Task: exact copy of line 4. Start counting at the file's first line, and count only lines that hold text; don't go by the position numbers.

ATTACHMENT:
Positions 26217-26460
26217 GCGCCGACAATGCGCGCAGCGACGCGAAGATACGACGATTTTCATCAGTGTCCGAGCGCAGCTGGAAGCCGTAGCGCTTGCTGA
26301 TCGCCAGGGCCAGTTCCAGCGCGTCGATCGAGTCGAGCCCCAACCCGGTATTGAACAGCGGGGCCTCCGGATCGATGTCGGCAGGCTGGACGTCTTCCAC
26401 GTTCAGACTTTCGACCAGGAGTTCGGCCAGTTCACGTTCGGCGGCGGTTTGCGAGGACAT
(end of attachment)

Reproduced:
26401 GTTCAGACTTTCGACCAGGAGTTCGGCCAGTTCACGTTCGGCGGCGGTTTGCGAGGACAT